NEW DELHI: India is in talks to lease part of its planned strategic storage to United Arab Emirates’ state oil company ADNOC, two government sources said, as New Delhi moves to protect its economy against crude price shocks and supply disruptions.
India, the world’s fourth largest oil consumer, imports about 80 percent of its oil needs and is building emergency storage capacity to hedge against energy security risks.
India had initially planned to fill the oil storage without overseas participation, but it is now drawn to deals similar to those that the Abu Dhabi National Oil Company (ADNOC) struck earlier with Japan and South Korea.
Such a deal would take into account India’s growing role as a regional refining hub. The South Asian nation imports around 16 million tonnes of crude a month — more than it consumes — and exports about a third of that as refined products.
“Final details of the plan are yet to be worked out but they (ADNOC) have said they can take up to 2 million tonnes capacity,” said one of the sources, referring to a recent meeting between ADNOC representatives and Indian officials. This source said Kuwait had also shown interest in leasing part of the Indian storage space but that “talks with ADNOC are at an advanced stage”. The second government source said a final deal with ADNOC hinges on tax breaks —including issues such as abolishing state entry taxes — and permission to re-export cargoes. An ADNOC source had no comment.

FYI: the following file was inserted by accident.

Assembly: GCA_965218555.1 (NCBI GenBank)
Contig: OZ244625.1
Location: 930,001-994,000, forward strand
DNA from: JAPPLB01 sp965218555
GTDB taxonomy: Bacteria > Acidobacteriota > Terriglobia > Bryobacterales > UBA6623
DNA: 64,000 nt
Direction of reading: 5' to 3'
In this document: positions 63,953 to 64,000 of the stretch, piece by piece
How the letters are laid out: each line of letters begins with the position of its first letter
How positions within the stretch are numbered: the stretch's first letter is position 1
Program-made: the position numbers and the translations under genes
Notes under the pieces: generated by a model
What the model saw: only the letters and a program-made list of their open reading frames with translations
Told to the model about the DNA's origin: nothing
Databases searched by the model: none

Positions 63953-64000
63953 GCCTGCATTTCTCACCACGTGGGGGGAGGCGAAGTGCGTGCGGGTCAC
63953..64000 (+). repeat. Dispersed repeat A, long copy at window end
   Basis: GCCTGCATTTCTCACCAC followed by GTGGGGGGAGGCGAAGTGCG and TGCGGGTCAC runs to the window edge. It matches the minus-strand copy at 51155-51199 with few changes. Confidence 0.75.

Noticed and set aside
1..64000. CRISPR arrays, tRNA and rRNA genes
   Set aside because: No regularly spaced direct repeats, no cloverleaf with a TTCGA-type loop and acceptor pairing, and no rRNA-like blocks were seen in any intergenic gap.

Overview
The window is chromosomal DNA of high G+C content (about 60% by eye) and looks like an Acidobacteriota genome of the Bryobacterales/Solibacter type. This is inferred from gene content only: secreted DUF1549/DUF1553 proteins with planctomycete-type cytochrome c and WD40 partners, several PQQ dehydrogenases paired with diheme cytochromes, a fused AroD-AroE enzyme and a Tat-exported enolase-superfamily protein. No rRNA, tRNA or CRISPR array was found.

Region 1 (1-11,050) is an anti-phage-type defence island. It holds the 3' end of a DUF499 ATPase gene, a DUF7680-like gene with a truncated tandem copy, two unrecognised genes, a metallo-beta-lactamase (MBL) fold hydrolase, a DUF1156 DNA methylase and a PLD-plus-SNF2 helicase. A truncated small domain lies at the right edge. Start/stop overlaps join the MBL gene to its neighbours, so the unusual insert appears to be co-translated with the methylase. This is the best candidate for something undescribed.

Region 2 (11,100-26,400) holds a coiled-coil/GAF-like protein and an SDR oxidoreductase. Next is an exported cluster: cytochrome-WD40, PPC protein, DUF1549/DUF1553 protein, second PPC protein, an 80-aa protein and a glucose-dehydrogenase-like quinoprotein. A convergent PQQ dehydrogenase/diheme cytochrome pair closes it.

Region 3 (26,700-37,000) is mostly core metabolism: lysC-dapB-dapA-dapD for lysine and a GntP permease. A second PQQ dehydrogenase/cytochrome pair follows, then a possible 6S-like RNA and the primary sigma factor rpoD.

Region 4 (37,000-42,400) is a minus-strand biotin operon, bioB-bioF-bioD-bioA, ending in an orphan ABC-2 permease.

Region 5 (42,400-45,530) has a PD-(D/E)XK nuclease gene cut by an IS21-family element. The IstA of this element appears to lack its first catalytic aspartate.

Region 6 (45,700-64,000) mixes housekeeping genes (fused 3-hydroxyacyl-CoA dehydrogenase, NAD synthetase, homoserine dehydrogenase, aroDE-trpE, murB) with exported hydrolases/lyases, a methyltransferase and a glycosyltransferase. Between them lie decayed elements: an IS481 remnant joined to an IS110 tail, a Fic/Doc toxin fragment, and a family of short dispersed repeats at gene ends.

India’s planned oil storages sites at Mangalore and Padur in Karnataka on the southwestern coast and Vizag in Andhra Pradesh on the eastern seaboard would together be able to hold 5.3 million tonnes or about 39 million barrels of oil.
That would be sufficient to cover about 10 days of domestic Indian consumption.
The International Energy Agency in comparison requires its 29 member nations to hold stocks equivalent to at least 90 days of net imports. At the end of March 2014, IEA stores totalled 4.1 billion barrels, or about 44 days of total global demand.
ADNOC last year leased space to store six million barrels of oil in South Korea. South Korea has the first rights to the stored crude in case of emergency, while the deal allows ADNOC to move cargoes around the region to meet any shift in demand. “If we think there is an emergency we will draw down from the reserves and pay ADNOC the official selling price prevailing at the time of withdrawal,” said the source, adding that ADNOC could sell its crude to local refiners as well.